The selection of Lord Botham, better known as ‘Beefy’, as trade envoy to Australia is applauded Down Under.
Australia has endured a few beatings and verbal barbs over the years from the legendary all-rounder.
He is said to have once described Aussies as “big and empty – just like the country.”
Star Power: Ian Botham with Boris Johnson. The former England cricketer has now been appointed Trade Envoy to Australia
But the ‘Beefy Baron’, as The Sydney Morning Herald described him on his appointment this week, is widely admired here, albeit reluctantly.
The 65-year-old may have donned the scarlet and ermine robes of the House of Lords and is drinking more expensive Shiraz than in his playing splendor.
But his reckless punch, combative nature and colorful antics off the pitch mean that he’s still widely seen here as a ‘larrikin’ – or sympathetic villain – unfortunate enough to be born in the wrong country.
The big question now is whether Beefy can actually help the UK sell more whisky, wine or cars to the Aussies when the free trade agreement comes into effect next year.
Or is his appointment no more than a PR beep from the government?
Keith Mugford, owner of Moss Wood, a premium winemaker in Margaret River, said Botham could have a positive impact.
“We are sad to see how well he played cricket against us, but he is much loved here so people will be happy to sit down with him at the table,” he said.
But Mugford believes the odds are in Australia’s favor when it comes to wine.
While the UK is Australia’s fifth largest trading partner, Australia barely makes it into the UK’s top 20. Pictured: Sydney Harbour
While EU tariffs on wine exports are equivalent to just 12 pence for a regular bottle, he is confident the deal will allow him and other wine producers to sell more in the UK.
It is not yet known whether the British can sell more wine to the Australians.
“If you come to Australia with good wine, it will sell,” Mugford said. ‘The French and Italians sell a lot of wine here, so there’s no reason Australians shouldn’t buy British wine. The difficulty will be to overcome Australia’s preconceived notions about the quality of British wine.’
It is important not to exaggerate the role of trade envoys, who are essentially unpaid schmoozers.
They are usually MPs appointed by the British Prime Minister from both houses of Parliament and across the political spectrum.
Prince Andrew, trade envoy for years before his dramatic fall from grace, is a notable exception.
Sam Lowe, a research fellow at the Center for European Reform, described the job dismissively as “going abroad every now and then to chat up the UK and UK businesses, and to make backbenchers feel special. That is it.’
But the right trade envoy can exert influence. Many business deals are still closed over a drunken lunch or dinner, rather than in the boardroom.
Match winner: Botham take on the Aussies at Headingley in 1981 as he sent England to a memorable Ashes win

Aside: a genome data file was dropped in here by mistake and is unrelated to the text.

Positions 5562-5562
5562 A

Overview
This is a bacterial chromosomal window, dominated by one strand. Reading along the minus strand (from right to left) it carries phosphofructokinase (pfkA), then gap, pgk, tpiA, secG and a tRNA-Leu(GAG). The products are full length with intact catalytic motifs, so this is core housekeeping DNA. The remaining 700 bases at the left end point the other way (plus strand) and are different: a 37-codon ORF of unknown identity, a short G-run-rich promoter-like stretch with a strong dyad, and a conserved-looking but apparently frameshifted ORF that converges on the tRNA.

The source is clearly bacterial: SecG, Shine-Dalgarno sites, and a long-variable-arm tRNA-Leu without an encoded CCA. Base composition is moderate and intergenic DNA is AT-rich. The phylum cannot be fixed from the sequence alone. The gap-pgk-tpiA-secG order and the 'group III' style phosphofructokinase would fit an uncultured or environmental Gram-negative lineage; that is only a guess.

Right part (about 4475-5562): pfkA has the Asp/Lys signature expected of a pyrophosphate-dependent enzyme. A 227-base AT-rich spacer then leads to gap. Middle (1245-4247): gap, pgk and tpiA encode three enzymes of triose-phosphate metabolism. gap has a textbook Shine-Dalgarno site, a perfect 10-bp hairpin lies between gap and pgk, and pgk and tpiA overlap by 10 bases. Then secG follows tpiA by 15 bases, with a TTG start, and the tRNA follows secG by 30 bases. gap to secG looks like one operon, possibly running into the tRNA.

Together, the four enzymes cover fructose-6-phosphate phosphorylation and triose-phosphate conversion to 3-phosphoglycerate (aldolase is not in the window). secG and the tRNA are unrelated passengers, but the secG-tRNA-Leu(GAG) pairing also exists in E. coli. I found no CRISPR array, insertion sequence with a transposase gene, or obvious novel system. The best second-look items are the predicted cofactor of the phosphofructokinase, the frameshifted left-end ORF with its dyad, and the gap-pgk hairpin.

It’s not hard to imagine Australian cricket-loving chief executives queuing up for an audience and a few glasses of wine with Botham, who has the advantage of having first-hand experience of doing business in Australia, and with vineyards across the country to create its own eponymous wine brand.
While much of it comes from Australia, it is shipped to the UK and bottled under the Botham label. Most of it is sold in UK supermarkets, although it is also available in Australia.
This means he has skin in the game. Though not known for his diplomacy, Botham recently proved himself to be an effective political operator.
A high-profile Brexiteer, his star power was harnessed by Boris Johnson during the EU referendum campaign, particularly in the north, when the two men performed together at an event in County Durham.
Botham was rewarded with a peerage. But for all its persuasiveness, some here believe that even Beefy will struggle to convince Aussies to buy more British goods.
Botham has experience doing business in Australia and has worked with vineyards to launch his own wine brand
Trevor Whittington, chief executive of the Western Australian Farmers’ Federation, said: ‘Botham is widely recognized as one of the legends of British cricket, as are our legends.
“His appointment is a great opportunity to break the old-fashioned trade negotiations conducted by bureaucrats in smoky rooms where not much happens.
“But besides whiskey I don’t know what Britain can sell us that we don’t make here.”
Australia arguably has much more to gain from the FTA than the UK.
This is partly because Australian import tariffs are already low.
And while the UK is Australia’s fifth largest trading partner, Australia barely makes it into the UK’s top 20.
British farmers have warned Britain could be flooded with cheap beef from Australia once the trade deal comes into effect.
But their Australian counterparts insist there’s little point in flying their meat around the world if they achieve record prices by selling it domestically and to closer markets in Asia and the Middle East.
According to the UK government, the free trade agreement will remove tariffs on £4.3 billion of goods exported to Australia and make it “cheaper to sell iconic products such as cars, Scotch whiskey and ceramics”.
But the economic boost is expected to be minimal, just 0.2 percent of GDP.
Despite all the fanfare, the pact with Australia is really seen by Boris Johnson as a stepping stone to bigger, more lucrative deals around the world, including in Asia and the US.
Since the first free trade agreement was concluded after Britain’s departure from the EU, it also has a symbolic meaning.
The question is whether joining Britain’s most famous cricket Brexit is just a publicity stunt, or whether Botham can really boost trade.
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